Thursday, July 13, 2017

NJT FY 2018 budget: $3.6 billion

Written by  William C. Vantuono, Editor-in-Chief, Railway Age

New Jersey Transit (NJT) has adopted a Fiscal Year 2018 budget of $3.6 billion "that supports continued investments in infrastructure and equipment to maintain the system in a state of good repair and enhance the overall customer experience."

The budget allocates $2.22 billion for operating and $1.38 billion for the agency's capital program.

Almost half of the revenue in the FY 2018 operating budget comes from passenger revenue ($1.01 billion), supported by a state and federal program reimbursements ($947.7 million), with the balance from a combination of commercial revenues ($115.2 million) and state operating assistance ($140.9 million). This budget reflects an increase in state and federal reimbursements, which NJT says will enable it to meet projected expenses this fiscal year. Approximately 61 percent of the operating budget is dedicated to labor and fringe benefits costs. Other significant expenses include materials and supplies and purchased transportation, 25 percent of the budget. Overall passenger revenue and commercial revenue represent approximately 51% of total revenue.

NJT's capital program continues investments in railroad bridge rehabilitation, track replacement, signal upgrades, repairs to overhead catenary and electric substations as well as investments into the state-of-good-repair of the Northeast Corridor (NEC), 
the agency's most utilized rail line, and Positive Train Control. Approximately 53 percent of the program funds the basic capital program improvements needed to maintain and improve the transit system, including $201 million in rail infrastructure needs and $109 million in rail rolling stock improvements.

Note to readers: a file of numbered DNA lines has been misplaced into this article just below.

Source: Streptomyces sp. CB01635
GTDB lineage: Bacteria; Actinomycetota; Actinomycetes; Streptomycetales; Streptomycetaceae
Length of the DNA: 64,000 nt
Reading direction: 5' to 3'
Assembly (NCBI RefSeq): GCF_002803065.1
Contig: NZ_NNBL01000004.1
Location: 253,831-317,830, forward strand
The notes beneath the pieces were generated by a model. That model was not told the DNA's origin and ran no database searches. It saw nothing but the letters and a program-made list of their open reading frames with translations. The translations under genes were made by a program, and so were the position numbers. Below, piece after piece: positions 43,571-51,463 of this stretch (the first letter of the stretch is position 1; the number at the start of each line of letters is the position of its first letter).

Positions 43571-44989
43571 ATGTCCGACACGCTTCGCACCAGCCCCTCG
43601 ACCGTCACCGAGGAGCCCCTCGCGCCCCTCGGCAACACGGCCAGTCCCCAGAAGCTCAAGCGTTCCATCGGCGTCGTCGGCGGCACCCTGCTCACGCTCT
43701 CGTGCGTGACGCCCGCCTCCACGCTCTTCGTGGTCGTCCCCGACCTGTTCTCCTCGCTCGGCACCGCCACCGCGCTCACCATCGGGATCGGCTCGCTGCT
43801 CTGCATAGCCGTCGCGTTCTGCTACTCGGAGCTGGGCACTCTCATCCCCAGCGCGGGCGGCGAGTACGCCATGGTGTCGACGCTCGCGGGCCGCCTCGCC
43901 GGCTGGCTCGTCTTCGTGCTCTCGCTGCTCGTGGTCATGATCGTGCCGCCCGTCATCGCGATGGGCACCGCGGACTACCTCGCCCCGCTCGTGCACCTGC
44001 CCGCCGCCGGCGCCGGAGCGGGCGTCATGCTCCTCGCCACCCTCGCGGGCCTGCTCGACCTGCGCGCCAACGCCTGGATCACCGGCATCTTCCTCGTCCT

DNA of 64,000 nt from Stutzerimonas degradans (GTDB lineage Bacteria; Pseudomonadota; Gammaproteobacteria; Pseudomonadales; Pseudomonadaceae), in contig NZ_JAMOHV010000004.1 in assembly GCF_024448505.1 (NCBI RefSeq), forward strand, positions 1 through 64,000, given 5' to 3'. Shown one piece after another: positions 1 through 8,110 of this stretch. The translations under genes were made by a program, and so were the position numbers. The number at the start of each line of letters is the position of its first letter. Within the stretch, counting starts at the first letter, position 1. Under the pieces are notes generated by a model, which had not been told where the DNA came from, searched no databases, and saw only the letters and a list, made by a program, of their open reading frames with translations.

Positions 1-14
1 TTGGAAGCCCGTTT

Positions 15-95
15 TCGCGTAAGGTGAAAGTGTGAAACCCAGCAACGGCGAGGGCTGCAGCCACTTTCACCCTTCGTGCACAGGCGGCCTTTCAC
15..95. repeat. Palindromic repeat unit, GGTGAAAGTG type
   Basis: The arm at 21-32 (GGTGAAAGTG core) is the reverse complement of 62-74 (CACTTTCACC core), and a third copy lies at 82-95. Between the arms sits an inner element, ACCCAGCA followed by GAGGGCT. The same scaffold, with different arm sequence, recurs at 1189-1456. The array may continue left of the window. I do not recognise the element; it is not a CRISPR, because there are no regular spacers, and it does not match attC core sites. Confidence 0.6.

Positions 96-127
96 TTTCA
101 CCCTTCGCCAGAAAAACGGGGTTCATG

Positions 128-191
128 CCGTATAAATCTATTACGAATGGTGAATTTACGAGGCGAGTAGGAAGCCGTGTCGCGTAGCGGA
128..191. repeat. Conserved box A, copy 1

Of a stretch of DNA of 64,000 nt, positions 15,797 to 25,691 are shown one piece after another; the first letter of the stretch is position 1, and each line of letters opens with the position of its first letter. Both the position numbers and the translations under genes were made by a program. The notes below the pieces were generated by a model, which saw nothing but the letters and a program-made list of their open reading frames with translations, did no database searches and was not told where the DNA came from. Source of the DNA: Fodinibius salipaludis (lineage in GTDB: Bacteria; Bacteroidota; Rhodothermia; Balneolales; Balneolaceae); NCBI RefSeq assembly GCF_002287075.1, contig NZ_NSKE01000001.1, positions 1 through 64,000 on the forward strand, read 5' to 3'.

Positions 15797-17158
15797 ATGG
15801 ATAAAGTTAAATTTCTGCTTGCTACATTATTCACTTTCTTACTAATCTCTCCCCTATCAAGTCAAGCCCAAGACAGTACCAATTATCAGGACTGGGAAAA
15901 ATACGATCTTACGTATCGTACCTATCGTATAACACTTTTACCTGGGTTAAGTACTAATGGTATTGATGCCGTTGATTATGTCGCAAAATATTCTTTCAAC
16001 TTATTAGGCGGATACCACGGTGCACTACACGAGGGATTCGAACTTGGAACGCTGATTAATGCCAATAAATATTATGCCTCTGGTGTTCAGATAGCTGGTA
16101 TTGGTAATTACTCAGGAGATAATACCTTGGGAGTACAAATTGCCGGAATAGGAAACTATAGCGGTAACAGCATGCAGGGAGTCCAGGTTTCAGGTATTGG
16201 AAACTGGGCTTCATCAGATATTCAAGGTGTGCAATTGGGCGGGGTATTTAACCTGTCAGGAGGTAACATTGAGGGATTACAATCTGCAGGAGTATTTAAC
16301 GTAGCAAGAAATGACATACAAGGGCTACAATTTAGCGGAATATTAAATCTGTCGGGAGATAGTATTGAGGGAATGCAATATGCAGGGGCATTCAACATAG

Approximately 50 percent of the capital budget comes from the Transportation Trust Fund (TTF), with 47 percent from the Federal Transit Administration (FTA) and Federal Highway Administration (FHWA), and 3 percent from other sources.

Other elements of the capital program include $47 million in rail station improvements; $168 million in bus and light rail infrastructure improvements ($99 million for replacement vehicles, $11 million for Capital Asset Replacement Programs for Newark Light Rail and Hudson-Bergen Light Rail, and $17 million for bus passenger facilities and bus support facilities/equipment); $86 million in system-wide improvements ($9 million for technology and $6 million for safety improvements); and $33 million in system expansion ($29 million for Northern Branch Expansion and $4 million for the Hudson-Bergen Light Rail Route 440 Improvement).

NJT Executive Director Steven H. Santoro said the budget is "balanced" and "reflects a laser-like look at individual business lines in order to maximize efficiencies and maintain a safe transportation system. As transit professionals, we owe our customers and stakeholders a solid plan that has the least impact on our riders. After much hard work, I am confident we delivered on that."

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